The Swedish fixed-income market – which consists of the bond market, the money market and interest rate derivatives – is important for the government, municipalities, banks and firms to be able to finance their operations and manage risks. It is therefore of central importance to understand how these markets function and, more specifically, how liquid they are. This FI Analysis presents a new method for measuring market liquidity that focuses on government bonds and covered bonds.
This new method captures more dimensions of market liquidity than the method that Finansinspektionen used previously (see FI Analysis 3, 2015). Thus, it describes how the market liquidity has changed over time in a deeper and more comprehensive manner than the previous method. We also construct an aggregate measure that summarises information from the individual indicators. The aim is to provide a general overview of market liquidity. The aggregate measure can be used to follow the development and analyse which factors are affecting market liquidity on the fixed-income market.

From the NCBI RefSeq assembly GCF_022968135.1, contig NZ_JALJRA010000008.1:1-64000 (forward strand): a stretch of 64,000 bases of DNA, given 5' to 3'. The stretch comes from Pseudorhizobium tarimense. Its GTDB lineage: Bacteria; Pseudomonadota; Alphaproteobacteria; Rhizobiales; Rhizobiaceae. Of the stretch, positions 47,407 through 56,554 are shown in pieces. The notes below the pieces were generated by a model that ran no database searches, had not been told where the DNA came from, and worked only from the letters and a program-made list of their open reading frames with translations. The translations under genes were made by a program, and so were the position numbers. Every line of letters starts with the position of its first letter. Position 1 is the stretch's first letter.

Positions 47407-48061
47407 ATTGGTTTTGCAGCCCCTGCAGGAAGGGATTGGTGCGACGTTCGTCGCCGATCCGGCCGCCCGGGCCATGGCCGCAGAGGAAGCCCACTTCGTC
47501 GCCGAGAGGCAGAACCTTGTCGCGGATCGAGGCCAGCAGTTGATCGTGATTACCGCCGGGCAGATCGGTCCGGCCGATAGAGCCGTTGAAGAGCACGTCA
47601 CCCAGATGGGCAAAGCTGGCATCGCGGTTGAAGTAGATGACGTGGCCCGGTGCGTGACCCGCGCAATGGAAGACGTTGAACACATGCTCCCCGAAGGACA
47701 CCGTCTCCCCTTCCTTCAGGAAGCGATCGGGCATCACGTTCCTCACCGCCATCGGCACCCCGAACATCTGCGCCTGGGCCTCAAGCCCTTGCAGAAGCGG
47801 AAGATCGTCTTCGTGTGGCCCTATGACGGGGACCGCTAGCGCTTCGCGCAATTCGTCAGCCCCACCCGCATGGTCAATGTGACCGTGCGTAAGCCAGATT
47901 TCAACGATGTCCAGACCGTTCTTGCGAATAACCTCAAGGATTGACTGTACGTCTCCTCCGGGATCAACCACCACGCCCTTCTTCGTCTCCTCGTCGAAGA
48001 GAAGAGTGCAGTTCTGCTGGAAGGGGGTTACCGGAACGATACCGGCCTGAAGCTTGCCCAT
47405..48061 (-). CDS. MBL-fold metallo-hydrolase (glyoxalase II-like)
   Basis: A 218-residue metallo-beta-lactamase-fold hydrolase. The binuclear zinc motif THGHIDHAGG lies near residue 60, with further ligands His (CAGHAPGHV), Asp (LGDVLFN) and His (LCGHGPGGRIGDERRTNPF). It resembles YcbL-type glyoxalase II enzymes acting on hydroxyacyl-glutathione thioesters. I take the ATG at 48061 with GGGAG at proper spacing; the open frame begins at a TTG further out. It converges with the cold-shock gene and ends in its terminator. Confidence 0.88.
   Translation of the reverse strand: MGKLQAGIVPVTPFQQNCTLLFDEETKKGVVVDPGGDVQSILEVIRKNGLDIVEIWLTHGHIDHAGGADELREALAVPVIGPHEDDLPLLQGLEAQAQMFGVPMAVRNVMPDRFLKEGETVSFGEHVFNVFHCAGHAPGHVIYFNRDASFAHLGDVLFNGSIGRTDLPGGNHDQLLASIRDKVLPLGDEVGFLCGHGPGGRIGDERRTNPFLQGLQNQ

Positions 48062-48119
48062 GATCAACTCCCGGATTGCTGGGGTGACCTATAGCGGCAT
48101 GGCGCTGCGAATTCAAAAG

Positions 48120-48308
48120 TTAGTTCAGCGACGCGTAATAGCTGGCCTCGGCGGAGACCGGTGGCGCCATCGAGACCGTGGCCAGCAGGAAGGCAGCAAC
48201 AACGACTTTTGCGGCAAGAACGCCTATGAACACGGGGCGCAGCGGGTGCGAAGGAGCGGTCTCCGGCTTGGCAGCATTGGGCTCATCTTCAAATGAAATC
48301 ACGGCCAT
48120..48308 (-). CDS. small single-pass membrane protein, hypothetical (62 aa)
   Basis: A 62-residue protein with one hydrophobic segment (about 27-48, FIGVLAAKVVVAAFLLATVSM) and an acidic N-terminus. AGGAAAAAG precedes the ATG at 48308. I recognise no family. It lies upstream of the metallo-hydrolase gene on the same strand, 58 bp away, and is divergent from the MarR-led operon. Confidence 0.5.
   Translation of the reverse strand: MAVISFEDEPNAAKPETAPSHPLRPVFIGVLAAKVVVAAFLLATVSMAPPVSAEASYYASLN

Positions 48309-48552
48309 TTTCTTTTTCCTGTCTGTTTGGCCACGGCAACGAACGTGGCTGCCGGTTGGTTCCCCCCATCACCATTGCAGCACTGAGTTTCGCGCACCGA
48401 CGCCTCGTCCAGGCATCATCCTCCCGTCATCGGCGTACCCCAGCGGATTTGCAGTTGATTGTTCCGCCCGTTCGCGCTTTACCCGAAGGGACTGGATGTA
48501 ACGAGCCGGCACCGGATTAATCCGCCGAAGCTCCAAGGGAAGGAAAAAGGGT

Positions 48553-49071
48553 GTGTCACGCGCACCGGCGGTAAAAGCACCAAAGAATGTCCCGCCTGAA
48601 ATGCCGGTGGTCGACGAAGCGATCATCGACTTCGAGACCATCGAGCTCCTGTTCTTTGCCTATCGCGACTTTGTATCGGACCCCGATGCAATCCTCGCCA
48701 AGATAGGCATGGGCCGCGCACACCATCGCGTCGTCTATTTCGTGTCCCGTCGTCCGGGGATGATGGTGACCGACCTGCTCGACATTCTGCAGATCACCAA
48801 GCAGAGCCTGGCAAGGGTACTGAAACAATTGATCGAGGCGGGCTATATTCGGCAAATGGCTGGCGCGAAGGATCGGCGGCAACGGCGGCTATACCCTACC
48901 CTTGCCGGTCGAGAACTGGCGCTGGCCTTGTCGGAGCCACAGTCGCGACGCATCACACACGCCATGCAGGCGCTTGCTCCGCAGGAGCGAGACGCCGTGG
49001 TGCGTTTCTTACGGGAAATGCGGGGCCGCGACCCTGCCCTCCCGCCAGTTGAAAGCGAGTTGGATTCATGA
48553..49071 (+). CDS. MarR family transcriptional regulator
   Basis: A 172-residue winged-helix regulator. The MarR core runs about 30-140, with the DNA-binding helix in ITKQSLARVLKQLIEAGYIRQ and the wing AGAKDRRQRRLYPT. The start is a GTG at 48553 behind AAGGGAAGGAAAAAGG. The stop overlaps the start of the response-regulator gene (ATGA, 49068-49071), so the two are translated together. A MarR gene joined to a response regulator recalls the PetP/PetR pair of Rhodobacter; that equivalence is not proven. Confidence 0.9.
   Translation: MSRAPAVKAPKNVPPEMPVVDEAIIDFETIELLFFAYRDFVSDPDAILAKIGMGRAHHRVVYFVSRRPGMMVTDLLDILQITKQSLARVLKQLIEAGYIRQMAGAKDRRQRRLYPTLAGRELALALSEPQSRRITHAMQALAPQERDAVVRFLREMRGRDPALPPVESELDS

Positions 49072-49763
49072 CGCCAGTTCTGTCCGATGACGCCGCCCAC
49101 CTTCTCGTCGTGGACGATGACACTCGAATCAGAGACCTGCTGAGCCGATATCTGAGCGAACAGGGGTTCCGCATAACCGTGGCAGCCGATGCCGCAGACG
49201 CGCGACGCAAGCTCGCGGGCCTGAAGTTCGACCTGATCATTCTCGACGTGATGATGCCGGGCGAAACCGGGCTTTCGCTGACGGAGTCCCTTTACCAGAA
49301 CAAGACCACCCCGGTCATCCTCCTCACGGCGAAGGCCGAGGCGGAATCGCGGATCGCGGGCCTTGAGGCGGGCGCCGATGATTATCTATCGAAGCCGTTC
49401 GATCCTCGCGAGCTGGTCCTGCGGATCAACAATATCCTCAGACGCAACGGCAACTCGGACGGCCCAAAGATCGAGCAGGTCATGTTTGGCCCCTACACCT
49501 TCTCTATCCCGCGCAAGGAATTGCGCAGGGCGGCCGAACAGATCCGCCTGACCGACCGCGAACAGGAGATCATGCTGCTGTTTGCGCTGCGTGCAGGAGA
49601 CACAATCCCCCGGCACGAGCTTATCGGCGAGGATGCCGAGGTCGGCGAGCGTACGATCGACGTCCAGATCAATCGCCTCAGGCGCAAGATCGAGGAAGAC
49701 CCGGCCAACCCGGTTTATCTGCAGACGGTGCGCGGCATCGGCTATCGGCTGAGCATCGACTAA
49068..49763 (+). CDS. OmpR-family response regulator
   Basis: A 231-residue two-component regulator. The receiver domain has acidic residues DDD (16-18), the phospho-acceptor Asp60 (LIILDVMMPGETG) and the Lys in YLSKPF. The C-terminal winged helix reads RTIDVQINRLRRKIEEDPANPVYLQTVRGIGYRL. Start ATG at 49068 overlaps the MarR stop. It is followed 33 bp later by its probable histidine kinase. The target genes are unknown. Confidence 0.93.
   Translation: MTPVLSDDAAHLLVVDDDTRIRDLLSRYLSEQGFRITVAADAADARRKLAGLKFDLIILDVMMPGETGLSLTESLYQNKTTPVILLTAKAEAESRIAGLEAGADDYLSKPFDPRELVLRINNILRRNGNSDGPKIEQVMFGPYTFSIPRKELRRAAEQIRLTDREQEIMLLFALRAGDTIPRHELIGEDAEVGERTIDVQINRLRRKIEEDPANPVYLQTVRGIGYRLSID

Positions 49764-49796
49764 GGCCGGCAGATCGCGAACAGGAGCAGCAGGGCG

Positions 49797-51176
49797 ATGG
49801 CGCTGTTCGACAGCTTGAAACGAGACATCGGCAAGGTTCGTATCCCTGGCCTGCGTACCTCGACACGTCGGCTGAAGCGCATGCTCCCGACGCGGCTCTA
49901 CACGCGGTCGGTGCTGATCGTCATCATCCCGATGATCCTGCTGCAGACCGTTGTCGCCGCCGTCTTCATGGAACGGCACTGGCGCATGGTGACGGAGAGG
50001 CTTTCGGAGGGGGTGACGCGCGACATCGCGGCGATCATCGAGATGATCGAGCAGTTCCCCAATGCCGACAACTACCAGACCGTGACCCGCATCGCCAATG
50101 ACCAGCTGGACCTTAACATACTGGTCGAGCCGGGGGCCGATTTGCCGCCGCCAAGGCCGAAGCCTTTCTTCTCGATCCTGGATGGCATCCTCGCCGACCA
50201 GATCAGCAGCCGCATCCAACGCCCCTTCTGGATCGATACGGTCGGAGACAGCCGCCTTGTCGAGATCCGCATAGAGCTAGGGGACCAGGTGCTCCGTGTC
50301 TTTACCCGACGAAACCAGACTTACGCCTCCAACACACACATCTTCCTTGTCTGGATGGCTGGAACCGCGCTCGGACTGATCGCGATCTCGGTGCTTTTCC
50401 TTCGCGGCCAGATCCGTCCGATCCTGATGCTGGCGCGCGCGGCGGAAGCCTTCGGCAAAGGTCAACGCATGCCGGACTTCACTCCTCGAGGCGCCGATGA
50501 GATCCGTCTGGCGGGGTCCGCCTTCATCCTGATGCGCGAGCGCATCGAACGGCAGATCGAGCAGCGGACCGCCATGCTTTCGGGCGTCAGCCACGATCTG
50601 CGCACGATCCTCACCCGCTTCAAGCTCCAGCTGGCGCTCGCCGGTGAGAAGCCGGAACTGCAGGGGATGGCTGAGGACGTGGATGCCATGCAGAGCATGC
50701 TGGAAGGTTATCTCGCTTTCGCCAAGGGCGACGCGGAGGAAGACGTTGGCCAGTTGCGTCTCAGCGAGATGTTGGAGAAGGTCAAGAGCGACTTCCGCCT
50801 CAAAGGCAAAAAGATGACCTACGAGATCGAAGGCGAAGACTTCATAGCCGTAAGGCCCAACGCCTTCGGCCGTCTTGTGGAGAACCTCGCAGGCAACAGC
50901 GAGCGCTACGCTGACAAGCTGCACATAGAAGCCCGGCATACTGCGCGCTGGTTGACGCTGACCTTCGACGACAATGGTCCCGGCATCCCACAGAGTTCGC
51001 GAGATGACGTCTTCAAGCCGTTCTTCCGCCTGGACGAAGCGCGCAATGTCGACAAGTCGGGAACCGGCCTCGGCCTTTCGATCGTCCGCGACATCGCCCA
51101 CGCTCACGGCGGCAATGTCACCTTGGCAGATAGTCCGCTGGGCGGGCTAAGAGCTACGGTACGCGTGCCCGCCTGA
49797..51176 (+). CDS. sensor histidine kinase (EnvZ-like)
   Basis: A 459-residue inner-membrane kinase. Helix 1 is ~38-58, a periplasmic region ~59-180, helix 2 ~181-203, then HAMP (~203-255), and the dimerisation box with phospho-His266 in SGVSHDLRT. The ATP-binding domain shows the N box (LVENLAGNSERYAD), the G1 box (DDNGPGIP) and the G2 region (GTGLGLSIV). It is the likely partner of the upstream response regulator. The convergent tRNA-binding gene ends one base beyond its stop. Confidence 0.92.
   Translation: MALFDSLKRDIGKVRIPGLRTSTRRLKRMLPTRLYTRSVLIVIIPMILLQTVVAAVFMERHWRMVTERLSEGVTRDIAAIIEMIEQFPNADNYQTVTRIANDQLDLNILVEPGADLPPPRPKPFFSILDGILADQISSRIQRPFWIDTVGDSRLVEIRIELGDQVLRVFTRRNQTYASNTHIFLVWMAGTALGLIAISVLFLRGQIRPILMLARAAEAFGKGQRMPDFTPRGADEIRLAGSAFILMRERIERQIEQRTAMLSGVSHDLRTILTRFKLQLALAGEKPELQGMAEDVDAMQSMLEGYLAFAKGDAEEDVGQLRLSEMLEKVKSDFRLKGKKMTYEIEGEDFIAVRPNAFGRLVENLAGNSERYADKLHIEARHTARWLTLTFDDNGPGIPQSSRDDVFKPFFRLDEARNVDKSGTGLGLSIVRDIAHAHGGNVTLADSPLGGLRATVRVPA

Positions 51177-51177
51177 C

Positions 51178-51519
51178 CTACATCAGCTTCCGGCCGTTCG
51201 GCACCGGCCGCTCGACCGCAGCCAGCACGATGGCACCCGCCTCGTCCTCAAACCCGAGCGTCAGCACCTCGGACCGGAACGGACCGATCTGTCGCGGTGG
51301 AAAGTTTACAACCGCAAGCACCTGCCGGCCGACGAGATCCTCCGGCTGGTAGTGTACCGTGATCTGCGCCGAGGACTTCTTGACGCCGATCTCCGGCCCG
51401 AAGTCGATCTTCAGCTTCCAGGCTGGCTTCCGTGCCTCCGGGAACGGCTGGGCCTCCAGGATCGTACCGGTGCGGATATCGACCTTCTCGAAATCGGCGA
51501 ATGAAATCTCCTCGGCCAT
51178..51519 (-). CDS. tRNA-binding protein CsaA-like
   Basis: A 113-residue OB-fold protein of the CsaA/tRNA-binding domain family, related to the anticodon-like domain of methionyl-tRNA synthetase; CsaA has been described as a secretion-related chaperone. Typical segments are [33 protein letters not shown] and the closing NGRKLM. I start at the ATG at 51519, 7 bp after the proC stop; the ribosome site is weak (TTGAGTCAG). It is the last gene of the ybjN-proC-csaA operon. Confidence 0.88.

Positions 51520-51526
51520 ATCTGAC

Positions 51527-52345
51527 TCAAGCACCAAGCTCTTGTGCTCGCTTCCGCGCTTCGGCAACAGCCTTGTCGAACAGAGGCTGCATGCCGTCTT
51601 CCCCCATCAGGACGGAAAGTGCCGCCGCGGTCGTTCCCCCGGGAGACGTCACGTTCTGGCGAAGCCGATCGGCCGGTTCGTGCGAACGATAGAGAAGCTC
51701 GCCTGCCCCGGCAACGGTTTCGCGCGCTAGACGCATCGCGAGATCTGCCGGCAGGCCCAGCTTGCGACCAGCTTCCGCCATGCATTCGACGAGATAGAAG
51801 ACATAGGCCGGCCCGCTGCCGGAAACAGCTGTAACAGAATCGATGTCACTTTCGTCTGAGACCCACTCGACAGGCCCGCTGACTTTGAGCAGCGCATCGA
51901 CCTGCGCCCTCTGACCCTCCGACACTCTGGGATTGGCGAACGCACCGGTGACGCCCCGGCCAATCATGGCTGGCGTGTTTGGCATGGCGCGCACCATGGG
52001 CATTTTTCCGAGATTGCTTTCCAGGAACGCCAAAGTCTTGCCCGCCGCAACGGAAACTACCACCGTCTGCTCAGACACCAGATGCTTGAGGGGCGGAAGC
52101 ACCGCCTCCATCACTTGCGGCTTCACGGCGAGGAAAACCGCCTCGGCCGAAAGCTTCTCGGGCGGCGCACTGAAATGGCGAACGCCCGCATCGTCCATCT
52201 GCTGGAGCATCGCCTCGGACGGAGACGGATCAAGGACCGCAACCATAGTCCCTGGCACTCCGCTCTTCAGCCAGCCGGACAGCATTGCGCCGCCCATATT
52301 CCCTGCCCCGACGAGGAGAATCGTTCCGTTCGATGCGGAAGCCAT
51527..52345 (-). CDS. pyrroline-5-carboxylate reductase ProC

The aggregate liquidity measure shows that liquidity in government bonds improved after the sovereign debt crisis in 2012 and was then stable until 2018, with the exception of several temporary episodes in 2015 and 2016 when the market become more illiquid. In 2018, liquidity deteriorated significantly once again and has stayed at this lower level since then. For covered bonds, the historical pattern is not as clear even if it does show that liquidity improved until the end of 2019 and then deteriorated. The aggregate liquidity measure for both government and covered bonds, respectively, also shows a clear deterioration in liquidity on the market in conjunction with the outbreak of the coronavirus in March and April 2020.